At Riverbank we aren’t really selling Windows 8. By and large, our clients are sticking with Windows 7 because it’s a proven operating system and there aren’t any new features that will really make a difference to their lives. On balance, they prefer a lower risk of compatibility issues and no training costs for their staff – they already know how to drive Windows 7.
What they are missing out on is the new touch interface in Windows 8. And that’s the heart of the problem really. For business users, a PC or laptop purchase doesn’t yet mean a touch-screen. They are perfectly happy with the traditional screen, keyboard and mouse. Without a touch-screen Windows 8 appears to be another tiresome rearrangement of the Windows furniture. The Start button, for example, has been in the bottom left corner of the screen since about 1995. What benefit is there in moving it to a position halfway up the right-hand side of the screen, hidden from view?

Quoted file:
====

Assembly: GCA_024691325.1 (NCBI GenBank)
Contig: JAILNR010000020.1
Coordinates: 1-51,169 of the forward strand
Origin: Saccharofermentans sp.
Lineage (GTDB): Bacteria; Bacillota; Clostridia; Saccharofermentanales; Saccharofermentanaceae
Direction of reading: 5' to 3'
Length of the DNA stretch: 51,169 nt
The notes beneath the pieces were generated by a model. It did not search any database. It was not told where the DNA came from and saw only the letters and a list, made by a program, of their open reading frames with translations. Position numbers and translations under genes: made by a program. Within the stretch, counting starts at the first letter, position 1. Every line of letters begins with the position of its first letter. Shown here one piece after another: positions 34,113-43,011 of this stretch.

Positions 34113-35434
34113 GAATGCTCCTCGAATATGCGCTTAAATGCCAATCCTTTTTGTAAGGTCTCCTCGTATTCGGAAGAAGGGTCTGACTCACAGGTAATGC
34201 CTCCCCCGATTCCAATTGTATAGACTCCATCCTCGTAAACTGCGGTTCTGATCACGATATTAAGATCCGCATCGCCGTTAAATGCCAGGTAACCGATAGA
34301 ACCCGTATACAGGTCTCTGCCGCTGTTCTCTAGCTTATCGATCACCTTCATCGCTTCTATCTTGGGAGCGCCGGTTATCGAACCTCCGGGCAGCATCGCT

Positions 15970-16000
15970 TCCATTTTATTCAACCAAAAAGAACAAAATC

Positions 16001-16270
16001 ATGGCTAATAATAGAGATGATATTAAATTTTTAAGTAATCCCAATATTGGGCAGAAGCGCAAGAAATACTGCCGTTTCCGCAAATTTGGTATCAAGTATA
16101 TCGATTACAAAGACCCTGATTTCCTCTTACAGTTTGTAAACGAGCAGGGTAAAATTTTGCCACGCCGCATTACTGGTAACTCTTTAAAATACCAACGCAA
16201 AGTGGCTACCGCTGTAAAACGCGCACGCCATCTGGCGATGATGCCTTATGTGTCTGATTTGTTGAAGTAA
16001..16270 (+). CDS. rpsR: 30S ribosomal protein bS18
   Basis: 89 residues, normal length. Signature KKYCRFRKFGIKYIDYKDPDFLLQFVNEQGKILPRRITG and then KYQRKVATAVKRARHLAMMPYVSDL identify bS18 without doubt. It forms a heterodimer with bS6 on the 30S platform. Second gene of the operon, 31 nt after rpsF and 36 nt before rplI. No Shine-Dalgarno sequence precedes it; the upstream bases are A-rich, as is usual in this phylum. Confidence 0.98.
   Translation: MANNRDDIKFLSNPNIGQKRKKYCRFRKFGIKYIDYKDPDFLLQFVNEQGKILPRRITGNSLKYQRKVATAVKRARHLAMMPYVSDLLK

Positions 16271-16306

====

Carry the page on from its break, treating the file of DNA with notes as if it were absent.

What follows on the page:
Maybe there will be a touch-screen revolution – personally I think there will. Then the benefits of Windows 8 will become clear to us all. The trouble is, Microsoft is trying to make one operating system fit everything from tablets up to servers. This might turn out to be a great idea or it might be a challenge too far. All we know at the moment is that our clients are choosing safety over innovation.